By MEGHAN BARR
NEW YORK — Major hotel brands are bending over backward to cater to the needs of the world’s most sought-after traveler: the Chinese tourist.
Now arriving on American shores in unprecedented numbers thanks to a streamlined visa process and a rising Chinese middle class, Chinese tourists are being treated to the comforts of home when they check in at the front desk. That means hot tea in their rooms, congee for breakfast and Mandarin-speaking hotel employees at their disposal.
Chinese “welcome programs” at reputable chains like Marriott and Hilton even address delicate cultural differences: No Chinese tour group should be placed on a floor containing the number four, which sounds like the word for death in Mandarin.
“They’re very relieved, like finally somebody’s doing these things that make sense,” said Robert Armstrong, a sales manager who handles all bookings for incoming Chinese travelers at the Waldorf-Astoria in New York. “Finally somebody’s catering to them.”
More than a million Chinese visited the U.S. in 2011, contributing more than $5.7 billion to the U.S. economy. That’s up 36 percent from 2010, according to the Department of Commerce. By 2016, that figure is expected to reach 2.6 million Chinese.
In a striking departure from the traditional Chinese business traveler, a growing number of them are simply coming to America for fun — with lots of cash on hand. (The average Chinese visitor spends more than $6,000 per trip.)
And so hotels are openly competing to win the hearts of the Chinese, who generally travel in large groups and stick to a tight itinerary, often packing multiple cities into a two-week American tour. What they’re looking for is a hotel that makes them feel at ease with their surroundings, said Roy Graff, a travel consultant who educates hotels in proper Chinese culture and hospitality.
That may take the form of slippers and a tea kettle in the hotel room or a Mandarin-speaking employee at the front desk — or all of the above.
“They drink tea. Eastern style, everything cold,” explained Charlie Shao, president of Galaxy Tours, a New York City-based Chinese tour agency, who used to frequently request special amenities for his clients. “They don’t walk inside the room with bare feet.”
It’s rare that Shao has to ask hotels for anything anymore. Marriott International, for example, now offers not one but several Chinese breakfasts, depending upon which region of China the traveler hails from: there are salted duck eggs and pickled vegetables for eastern Chinese, for example, and dim sum and sliced pig’s liver for the southerners.
Major chains are also training employees to avoid cultural missteps that would offend a Chinese visitor. Superstition is a big one: Red is considered a lucky color, along with the number eight, which signifies wealth. The color white, meanwhile, is frowned upon, not to mention the cursed number four.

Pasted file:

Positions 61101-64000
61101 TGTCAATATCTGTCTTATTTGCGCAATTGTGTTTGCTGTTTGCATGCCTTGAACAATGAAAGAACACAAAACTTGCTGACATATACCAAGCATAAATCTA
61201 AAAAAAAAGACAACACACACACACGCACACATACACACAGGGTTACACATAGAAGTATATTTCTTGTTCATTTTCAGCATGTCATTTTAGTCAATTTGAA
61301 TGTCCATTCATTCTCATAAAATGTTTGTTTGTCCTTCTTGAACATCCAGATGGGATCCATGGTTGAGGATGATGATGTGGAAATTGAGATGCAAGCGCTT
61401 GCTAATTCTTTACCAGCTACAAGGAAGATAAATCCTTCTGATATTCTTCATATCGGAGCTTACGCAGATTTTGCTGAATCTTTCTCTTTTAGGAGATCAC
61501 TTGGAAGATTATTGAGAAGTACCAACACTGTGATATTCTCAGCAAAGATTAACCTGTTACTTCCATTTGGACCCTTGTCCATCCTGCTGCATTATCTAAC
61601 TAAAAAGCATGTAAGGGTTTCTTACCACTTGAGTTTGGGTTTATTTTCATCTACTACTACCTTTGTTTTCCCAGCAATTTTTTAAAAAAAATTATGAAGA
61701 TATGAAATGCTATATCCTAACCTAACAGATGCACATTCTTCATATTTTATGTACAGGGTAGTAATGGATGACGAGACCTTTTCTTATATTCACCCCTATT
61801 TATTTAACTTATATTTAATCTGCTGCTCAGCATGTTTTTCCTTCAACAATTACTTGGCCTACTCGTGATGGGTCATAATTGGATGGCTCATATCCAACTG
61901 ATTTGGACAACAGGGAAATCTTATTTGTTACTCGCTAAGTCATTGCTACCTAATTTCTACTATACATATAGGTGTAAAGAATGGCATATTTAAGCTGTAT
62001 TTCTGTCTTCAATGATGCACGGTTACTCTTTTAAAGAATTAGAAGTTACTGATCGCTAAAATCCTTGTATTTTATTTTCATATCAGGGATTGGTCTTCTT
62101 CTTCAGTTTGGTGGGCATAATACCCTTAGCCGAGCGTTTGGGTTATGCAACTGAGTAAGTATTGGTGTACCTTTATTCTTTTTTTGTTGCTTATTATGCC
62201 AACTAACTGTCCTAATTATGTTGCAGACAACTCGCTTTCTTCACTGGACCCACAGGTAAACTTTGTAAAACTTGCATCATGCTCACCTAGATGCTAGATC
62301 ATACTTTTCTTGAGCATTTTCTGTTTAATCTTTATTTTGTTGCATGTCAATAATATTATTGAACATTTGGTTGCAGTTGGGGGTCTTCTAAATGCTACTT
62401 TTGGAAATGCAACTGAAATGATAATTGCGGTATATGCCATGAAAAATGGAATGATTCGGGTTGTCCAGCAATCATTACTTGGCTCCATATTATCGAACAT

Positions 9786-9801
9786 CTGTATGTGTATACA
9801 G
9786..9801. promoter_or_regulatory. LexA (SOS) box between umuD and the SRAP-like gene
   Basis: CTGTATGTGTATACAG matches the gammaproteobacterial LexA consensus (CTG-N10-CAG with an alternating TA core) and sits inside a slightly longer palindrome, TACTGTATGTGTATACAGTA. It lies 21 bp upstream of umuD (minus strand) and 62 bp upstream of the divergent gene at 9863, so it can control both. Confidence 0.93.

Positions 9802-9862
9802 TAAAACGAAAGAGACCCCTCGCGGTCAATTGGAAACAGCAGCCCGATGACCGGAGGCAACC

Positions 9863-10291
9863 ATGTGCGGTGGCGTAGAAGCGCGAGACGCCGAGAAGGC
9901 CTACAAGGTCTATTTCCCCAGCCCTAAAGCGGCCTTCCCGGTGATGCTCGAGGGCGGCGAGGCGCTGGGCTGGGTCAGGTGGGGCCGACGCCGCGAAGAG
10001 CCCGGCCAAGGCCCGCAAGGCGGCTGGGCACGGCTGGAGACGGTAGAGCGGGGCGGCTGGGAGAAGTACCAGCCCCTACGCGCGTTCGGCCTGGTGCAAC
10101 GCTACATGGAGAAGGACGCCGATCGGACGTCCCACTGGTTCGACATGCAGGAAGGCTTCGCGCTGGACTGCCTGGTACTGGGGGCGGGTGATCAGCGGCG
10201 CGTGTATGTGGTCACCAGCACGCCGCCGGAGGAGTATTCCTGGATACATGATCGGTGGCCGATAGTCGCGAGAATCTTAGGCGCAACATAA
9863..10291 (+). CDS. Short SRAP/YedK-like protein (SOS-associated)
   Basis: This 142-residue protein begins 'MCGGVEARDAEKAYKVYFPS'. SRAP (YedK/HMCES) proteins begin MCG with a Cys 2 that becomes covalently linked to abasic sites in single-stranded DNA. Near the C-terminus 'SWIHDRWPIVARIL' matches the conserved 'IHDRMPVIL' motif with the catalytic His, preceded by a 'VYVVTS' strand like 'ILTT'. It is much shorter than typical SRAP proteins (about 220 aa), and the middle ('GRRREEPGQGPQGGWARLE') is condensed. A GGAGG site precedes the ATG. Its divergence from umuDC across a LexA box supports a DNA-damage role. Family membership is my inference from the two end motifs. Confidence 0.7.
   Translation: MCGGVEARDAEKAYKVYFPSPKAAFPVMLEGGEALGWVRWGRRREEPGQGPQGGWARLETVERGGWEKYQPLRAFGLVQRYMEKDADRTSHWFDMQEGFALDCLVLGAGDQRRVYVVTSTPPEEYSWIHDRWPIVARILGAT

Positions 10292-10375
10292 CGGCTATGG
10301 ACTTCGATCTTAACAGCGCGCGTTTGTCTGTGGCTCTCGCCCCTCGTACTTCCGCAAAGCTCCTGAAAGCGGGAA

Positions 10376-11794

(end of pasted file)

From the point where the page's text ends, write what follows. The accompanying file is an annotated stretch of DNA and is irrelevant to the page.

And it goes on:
Failing to respect the pecking order in a Chinese group is another common blunder by hotels that have limited knowledge of Chinese culture.
“We try to make sure nobody’s on a higher floor than their boss,” Armstrong said. “Even if the boss is on a beautiful suite on the eighth floor, if the assistant is in a standard room on the 38th floor, it doesn’t translate.”
As hotels fine-tune Chinese outreach stateside, the race is on to build loyalty within China’s borders.
Last year, Starwood Hotels — which has a Chinese “specialist” at each American hotel — relocated its entire senior leadership team to China for a month. The Ritz-Carlton rotates general managers and other hotel staff into its Chinese hotels for three-year stints at a time. And both chains are banking on the success of their customer rewards programs, which have been a big hit in China.
“It’s important for our leaders to understand what’s going on there at a more personal level than just the statistics,” said Clayton Ruebensaal, vice president of marketing for the Ritz. “Everybody’s going after this market because of the sheer volume of luxury customers. At the same time, it’s a very crowded landscape.”
In response to the surge in Chinese visitors, the State Department decided earlier this year to spend $22 million on new facilities in several Chinese cities and add about 50 officers to process visa applications. And in February, the U.S. government announced that Chinese visitors who had obtained an American visa within the last four years did not have to reapply in person but could apply via courier instead.
As a result, visa interview wait times in China are currently just under a week — compared to last year’s average of more than a month.
But some experts say the U.S. still lags far behind other countries, especially in Europe, when it comes to attracting Chinese tourists. Despite President Barack Obama’s recent push to promote tourism, America is woefully ill-prepared to welcome China at an industry-wide level, especially at restaurants and major attractions, said Rich Harrill, director of the Sloan Foundation Travel & Tourism Industry Center at the University of South Carolina.
“We’re not as ready as we should be,” Harrill said. “We don’t have the language skills. We have an opportunity to be on the ground floor of something that could be very, very big.”